American Salon July 2012 : Page 88
Hooray for Hollywood As a member of the Make-Up Artists and Hair stylists Guild of the international Alliance of Theatrical stage Employees (iATsE Local 706), my career in creating hair for films and TV shows has afforded me some really great opportunities. One that stands out the most for me was when i got the chance to meet the legendary hairstylist Ginger sugar blymyer, who wrote a wonderful memoir called Hairdresser to the Stars: A Hollywood Memoir (2002). The book Daniel Curet reflects on how the industry has changed over the years, hair’s key role in film and television and the iconic looks that stole the scene. Period Pieces The hair in period movies looks contemporary but has the ability to transport us to the precise era of the film. CLOCKWISE, FROM ABOVE: Russell Crowe’s hair in Gladiator (2000) reflected the gritty aesthetic of the 1990s; in The Fall of the Roman Empire (1964), Sophia Loren’s hairstyle had a Romanesque yet 1960s look; the hair in Mad Max (1979) was influenced by its current-day counterparts so audiences could visually relate while still paying homage to real historical hairstyles. Elizabeth Taylor’s look in Cleopatra (1963) had a 1960s vibe that inspired the geometric bobs of the time. 88 American Salon July 2012 PHOTOGRAPHY: CORbis
Hooray for Hollywood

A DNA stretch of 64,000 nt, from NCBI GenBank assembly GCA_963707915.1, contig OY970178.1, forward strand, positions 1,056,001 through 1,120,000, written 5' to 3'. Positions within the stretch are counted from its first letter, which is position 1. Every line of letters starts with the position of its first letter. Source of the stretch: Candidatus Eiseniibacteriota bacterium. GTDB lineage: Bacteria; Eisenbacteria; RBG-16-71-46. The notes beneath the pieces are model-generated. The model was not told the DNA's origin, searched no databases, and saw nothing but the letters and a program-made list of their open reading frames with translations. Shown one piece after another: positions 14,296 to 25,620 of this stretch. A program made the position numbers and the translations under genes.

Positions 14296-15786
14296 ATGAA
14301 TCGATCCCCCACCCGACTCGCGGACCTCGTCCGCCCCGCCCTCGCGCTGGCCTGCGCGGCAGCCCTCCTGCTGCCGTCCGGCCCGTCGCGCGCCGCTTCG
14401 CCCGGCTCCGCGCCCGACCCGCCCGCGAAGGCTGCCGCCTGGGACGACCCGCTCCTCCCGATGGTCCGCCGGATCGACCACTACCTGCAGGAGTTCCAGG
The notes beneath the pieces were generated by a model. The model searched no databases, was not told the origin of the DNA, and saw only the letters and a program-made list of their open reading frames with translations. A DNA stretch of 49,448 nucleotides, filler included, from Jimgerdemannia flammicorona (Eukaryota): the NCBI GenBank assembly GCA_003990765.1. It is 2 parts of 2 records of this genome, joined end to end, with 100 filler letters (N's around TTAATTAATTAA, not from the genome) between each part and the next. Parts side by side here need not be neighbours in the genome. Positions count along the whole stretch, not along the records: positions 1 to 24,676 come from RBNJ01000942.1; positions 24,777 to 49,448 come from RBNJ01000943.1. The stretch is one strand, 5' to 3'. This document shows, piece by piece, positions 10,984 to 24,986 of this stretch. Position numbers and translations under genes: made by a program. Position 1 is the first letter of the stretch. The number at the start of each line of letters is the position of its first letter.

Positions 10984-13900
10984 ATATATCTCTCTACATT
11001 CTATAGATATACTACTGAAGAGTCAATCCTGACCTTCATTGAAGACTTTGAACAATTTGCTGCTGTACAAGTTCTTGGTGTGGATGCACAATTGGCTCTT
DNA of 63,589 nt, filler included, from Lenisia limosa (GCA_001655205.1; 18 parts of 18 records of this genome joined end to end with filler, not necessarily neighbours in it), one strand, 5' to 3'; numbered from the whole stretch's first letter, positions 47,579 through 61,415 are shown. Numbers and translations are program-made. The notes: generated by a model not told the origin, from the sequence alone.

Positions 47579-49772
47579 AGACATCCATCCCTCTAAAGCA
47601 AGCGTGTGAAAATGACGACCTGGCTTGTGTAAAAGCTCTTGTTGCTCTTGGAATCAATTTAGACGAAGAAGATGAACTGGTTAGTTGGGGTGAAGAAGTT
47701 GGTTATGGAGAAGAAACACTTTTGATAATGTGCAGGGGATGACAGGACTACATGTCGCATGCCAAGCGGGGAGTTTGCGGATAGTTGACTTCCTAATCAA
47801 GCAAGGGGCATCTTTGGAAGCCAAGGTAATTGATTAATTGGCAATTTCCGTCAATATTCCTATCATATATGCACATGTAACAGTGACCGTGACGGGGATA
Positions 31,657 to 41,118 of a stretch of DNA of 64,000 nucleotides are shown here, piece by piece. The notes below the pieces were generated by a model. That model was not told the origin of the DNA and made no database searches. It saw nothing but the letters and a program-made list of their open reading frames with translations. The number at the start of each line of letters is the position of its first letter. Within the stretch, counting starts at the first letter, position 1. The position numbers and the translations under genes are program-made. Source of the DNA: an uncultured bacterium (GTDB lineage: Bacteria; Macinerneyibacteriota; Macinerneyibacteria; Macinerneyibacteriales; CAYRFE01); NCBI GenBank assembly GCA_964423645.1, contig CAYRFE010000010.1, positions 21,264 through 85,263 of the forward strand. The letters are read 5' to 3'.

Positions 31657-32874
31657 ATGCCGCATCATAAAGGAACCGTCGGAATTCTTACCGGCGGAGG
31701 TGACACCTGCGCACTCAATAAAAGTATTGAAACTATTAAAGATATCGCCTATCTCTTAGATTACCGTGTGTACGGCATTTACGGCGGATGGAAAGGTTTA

<br /> Hooray for<br /> Hollywood<br /> <br /> Daniel Curet reflects on how the industry has changed over the years, hair’s key role in film and television and the iconic looks that stole the scene.<br /> <br /> As a member of the Make-Up Artists and Hair Stylists Guild of the International Alliance of Theatrical Stage Employees (IATSE Local 706), my career in creating hair for films and TV shows has afforded me some really great opportunities. One that stands out the most for me was when I got the chance to meet the legendary hairstylist Ginger Sugar Blymyer, who wrote a wonderful memoir called Hairdresser to the Stars: A Hollywood Memoir (2002). The book delved into her days as Natalie Wood’s hairstylist, as well as the times she worked with Sydney Guilaroff, who was arguably one of the most influential film hairstylists of his day. She recalled how different it was then to get the actors ready. On a regular day of filming, the actresses would go to the central hair and makeup department, where the hair would be set and combed out, and the makeup would be applied, and then they would proceed camera-ready to the stage and film under the supervision of a key hairstylist and key makeup artist. The hairstyle and makeup would be designed in advance by the department heads and, as a general rule, there wouldn’t be too many different hairstyle changes done on a character unless the script called for it. Times certainly have changed.<br /> Nowadays, we rarely have more than an hour to create and recreate looks and generally work out of traveling hair and makeup trailers. Sometimes we have proper prep time to create styles and have custom wigs made for films, but most of the time on TV shows we have to create looks on the fly. One thing that has become a game-changer is the use of HD Digital Cameras and LED lighting technology on both films and TV shows. Because the lighting for the new cameras can be extremely backlit or sharp, contrasts intensify. Flyaways and fuzzy hairs are very visible and really distracting from the overall hairstyle, as are very dark, very light or monotone hair colors. The sharp focus can also make lace front wigs visible at the hairline. Finally, the LED lights can make colors look flat or off-tone. How flat or off-tone depends on the specific light’s manufacturer. The tricky part is that these new effects are minimized to the naked eye on-set and maximized on the screen—what a surprise! ✂ —Daniel Curet <br /> <br /> For more than two decades, hairstylist Daniel Curet has worked on more than 30 film and television projects, including Fargo, (500) Days of Summer, The Good Girl, The Big Lebowski, Ally McBeal, Pushing Daisies and The Vampire Diaries.
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